ERIE, Pa. — The opposition to COVID vaccines, masking requirements and social-distancing guidelines during the pandemic followed a script that was written in 1953, when John Hill, a public relations executive, met with the presidents of the four largest U.S. tobacco companies at the New York Plaza hotel.
A year earlier, Reader’s Digest had published an article titled “Cancer by the Carton,” citing research that showed a causal link between smoking and cancer. The tobacco companies had to respond, and Hill had a strategy: “Doubt is our product, since it is the best way of competing with the ‘body of fact’ that exists in the mind of the public,” an executive at Brown and Williamson would later write. “It is also the means of establishing a controversy.”
The same playbook was used during the COVID pandemic, said David Kahl Jr., a professor of communication at Penn State Behrend. He wrote about the Plaza hotel meeting in “Pedagogies of Post-Truth,” the new book he edited with Ahmet Atay, an associate professor of communication at the College of Wooster.
“At the worst points in the pandemic, when much of the country was shut down and thousands of people were dying, the skeptics doubled down,” Kahl said. “They simply refused to believe. Instead, they attacked the science. Why? Was it ignorance? Pride? Was it being scared and not wanting to directly address that?”
In part, he said, the response was a consequence of “post-truth” politics, which appeals to an individual’s emotions and beliefs, rather than building an argument with facts.
“It’s an effort to change the discussion, to obfuscate the facts and cast doubt, so you get people arguing with each other, rather than changing their behavior,” he said.
In the Q&A that follows, Kahl discusses post-truth, fake news and the best way to debate in a divided society.
Q: How is post-truth messaging different from misinformation?
Kahl: Misinformation is like playing a game of telephone. As the story moves around a circle, some of the details may change, but that shift isn’t deliberate. Post-truth is intentional. It’s a tactic. We saw it with the tobacco companies, and we saw it again with oil and gas and the arguments against climate change. It creates the sense that the science is unclear, and that maybe the experts have it wrong.
Q: Does that explain the erosion of trust, for some, in the public health system?
Kahl: That’s been crafted. Back in the ‘60s and ‘70s, people generally trusted experts. They were more positively disposed to science. Today, to a large extent, that trust has dissipated. Large and powerful entities have been able to craft messages that consistently say, ‘The experts are wrong.’ Over time, we internalize some of that. We begin to accept it.
Q: Has the evolution of mass media fed into that?
Kahl: That absolutely has led to polarization. With the proliferation of cable and internet news platforms, we no longer have to listen to other perspectives. We can tune in to a news outlet that caters to our ideology. All these groups are siloed, politically, so we lose the ability to argue in a constructive way. We end up yelling at each other on message boards.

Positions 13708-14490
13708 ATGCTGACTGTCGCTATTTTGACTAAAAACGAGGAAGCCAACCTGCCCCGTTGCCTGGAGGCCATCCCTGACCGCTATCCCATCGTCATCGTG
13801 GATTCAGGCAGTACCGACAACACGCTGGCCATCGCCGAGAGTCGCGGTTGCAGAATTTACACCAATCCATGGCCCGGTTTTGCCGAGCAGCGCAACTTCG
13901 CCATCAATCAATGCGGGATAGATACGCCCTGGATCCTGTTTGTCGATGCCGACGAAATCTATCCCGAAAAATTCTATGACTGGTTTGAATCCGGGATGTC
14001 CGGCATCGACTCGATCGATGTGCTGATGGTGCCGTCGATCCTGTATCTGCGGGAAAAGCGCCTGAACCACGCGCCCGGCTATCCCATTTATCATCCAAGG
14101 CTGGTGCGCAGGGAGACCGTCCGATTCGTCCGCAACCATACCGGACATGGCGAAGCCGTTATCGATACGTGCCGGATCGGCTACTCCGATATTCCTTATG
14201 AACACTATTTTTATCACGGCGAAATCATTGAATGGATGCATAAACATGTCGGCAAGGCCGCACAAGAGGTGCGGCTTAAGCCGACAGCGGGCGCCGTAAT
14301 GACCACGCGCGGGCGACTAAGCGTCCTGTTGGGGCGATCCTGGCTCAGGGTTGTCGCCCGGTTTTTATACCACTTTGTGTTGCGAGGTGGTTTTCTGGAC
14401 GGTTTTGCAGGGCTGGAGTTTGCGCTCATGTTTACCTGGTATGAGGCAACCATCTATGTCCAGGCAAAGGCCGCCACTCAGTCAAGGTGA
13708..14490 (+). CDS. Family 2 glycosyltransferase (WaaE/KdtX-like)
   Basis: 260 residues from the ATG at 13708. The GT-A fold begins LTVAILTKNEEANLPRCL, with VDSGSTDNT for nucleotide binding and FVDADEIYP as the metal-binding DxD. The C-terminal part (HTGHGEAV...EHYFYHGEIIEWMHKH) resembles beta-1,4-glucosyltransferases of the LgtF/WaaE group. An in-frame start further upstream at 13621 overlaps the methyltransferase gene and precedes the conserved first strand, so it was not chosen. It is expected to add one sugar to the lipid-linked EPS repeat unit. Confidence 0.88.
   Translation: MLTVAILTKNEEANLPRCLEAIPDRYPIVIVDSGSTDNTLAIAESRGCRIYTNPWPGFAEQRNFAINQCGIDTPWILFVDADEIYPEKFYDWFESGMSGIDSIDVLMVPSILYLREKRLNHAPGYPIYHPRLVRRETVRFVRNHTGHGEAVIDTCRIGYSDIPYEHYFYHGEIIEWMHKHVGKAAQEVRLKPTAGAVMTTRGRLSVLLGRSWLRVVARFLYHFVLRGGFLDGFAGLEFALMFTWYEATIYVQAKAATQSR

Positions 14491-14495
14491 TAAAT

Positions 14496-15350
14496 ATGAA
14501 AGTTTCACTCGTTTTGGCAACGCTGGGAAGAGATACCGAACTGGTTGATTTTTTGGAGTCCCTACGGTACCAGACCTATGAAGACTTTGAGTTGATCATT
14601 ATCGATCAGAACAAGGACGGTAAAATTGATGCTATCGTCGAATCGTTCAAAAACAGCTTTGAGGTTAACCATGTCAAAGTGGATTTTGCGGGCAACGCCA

Q: Does that lead us to “fake news?”
Kahl: Fake news is not a new thing. The first colonial newspaper [Publick Occurrences, published in 1690 by Benjamin Harris] was shut down after a single issue because some of its stories were false.
The difference today is the reach of these media organizations. In 1690, a newspaper was read by a few people in a single town. Today, stories are available to everyone, everywhere, immediately. Governments, corporations and special interest groups that have the resources and means to influence people see that and take advantage.
Q: What’s the best way to counter post-truth messaging?
Kahl: I want my students to be able to recognize when something is not true, but also when, and why, that message is intentionally set out there. It’s important that we understand the power dynamic.
The more we can make people aware that there are entities that intentionally try to persuade us of things that are false, the better off we’ll all be.
Q: How do you discuss or debate these issues with someone who holds different beliefs?
Kahl: Too often, we just go in and argue: “I’m right, and you’re wrong.” And we don’t get anywhere with that.
This is never a one-shot argument. It’s a long series of small, incremental steps. I often begin with a few simple questions: “Why do you feel this way? Why do you believe that?” And I listen when they answer. I look for common ground and try to build on that. When we try to impose our views on someone else, they tend to resist that. A wall goes up, and you’ve lost the opportunity before you’ve even begun.
Want to learn more about “post-truth,” fake news and the different ways special-interest groups attack science? David Kahl Jr., a professor of communication at Penn State Behrend and co-editor of the new book “Pedagogies of Post-Truth,” discussed those issues, and more, on the “Behrend Talks” podcast. You can listen to his conversation with Behrend Chancellor Ralph Ford at the “Behrend Talks” archive.